Mr. Robert Barrosa (robert.barrosa@gmail.com)
    Director, Utility Strategy & Operations at Electrify America LLC
    2003 Edmund Halley Dr., Reston, Virginia, United States
    Electrify America LLC
    If you are having these same issues, you may want to let them know. I am hoping something can change before our next long trip.
    KiwiME likes this.
  18. GPM432

    GPM432 Active Member

    So that resolution was that your complaint ???
  19. FloridaSun

    FloridaSun Well-Known Member

    I think that it would be much easier to ask Hyundai for a Software fix. I think that based on their language in the terms and conditions, they are not doing anything that those conditions don't state. It clearly states that the charger communicates with the car to ask the car what is the highest rate of charge that the car can accept and the Kona or eNiro will always respond with 77 kwh. Their rate tier is based on that "answer" from the car and not based on the actual charging rate.. So, even if you charge from 95 to 100% at 10 kwh speed, you will still pay the rate for the higher tier as your car told the charger that it can accept up to 77 kwh. Of course, it could be "fixed" at both, EA or Hyundai. Being a software developer myself, I'd think that this should be a fairly easy fix on either side. I do understand the issue at the charger side. The EA charger can't predict what the actual charging rate will be in advance, so they go with whatever the car tells them. The only "easy" fix for them would be to start the 2nd tier at 78 kwh and not at 75 kwh. Their software appears to require the "rate" to be determined upon startup before knowing what the actual maximum charge rate will be while charging. So, the only fix would be to change the 2nd Tier stating kwh but then, they would face another issue if another brand comes out with a car accepting 79 kwh. There should be a voluntary update on Hyundai's side where owners can choose to reduce charging speed to 75 kwh. If your car tells the EA charger that it will only accept up to 75 kwh charge, it will charge you the lower rate.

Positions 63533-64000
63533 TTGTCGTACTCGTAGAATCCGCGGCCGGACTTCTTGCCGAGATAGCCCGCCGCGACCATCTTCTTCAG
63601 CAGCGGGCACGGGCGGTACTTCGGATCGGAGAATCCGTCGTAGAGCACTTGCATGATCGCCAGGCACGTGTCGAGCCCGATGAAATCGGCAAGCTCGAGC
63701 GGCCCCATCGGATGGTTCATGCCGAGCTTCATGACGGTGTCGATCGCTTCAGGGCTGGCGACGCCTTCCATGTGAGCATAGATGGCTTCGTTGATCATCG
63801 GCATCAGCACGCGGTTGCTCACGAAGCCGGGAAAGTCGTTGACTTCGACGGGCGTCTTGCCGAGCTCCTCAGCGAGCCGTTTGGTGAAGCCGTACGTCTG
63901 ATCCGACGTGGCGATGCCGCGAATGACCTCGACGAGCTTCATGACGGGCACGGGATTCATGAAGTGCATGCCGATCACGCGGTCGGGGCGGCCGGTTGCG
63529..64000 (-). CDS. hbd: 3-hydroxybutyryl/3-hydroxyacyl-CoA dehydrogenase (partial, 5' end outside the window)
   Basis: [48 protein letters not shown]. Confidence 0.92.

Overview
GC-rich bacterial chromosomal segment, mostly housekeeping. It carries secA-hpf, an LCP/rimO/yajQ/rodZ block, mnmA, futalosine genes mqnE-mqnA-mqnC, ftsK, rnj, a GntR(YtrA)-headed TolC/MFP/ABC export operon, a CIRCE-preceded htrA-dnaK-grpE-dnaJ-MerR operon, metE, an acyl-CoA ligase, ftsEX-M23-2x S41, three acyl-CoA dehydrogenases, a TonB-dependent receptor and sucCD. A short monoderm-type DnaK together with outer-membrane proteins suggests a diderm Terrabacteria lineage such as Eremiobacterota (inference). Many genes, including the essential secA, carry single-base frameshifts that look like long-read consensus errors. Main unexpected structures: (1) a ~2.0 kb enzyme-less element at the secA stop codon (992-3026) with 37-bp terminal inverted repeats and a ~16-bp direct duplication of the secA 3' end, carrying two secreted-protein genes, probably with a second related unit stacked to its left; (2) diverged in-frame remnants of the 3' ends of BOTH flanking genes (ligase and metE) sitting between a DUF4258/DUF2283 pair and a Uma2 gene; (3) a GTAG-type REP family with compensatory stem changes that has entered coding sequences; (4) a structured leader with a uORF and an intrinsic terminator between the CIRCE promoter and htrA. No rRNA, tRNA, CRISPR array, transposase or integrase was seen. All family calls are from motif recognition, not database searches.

Due to the issue outlined, it would be easier if car makers would allow owners to set limits to charging speed not to exceed certain limits for tiered charging..
  20. I think it doesn't make any sense to use the speed the car reports. Ea is the only provider doing that. Besides the fact that depending on battery pack temperature, SOC, external temperature, charger malfunction, etc will all affect the actual charge rate it would be a lot smarter to charge what the actual charge rate is. If the car charges beyond 75 kw, well then charge the higher tier.

    But out of personal experience the car will most likely not.

    It is an unfair pricing scheme, period! Even a car that can charge at 100kw pays the same as one that charges at 175kw. That's unfair too!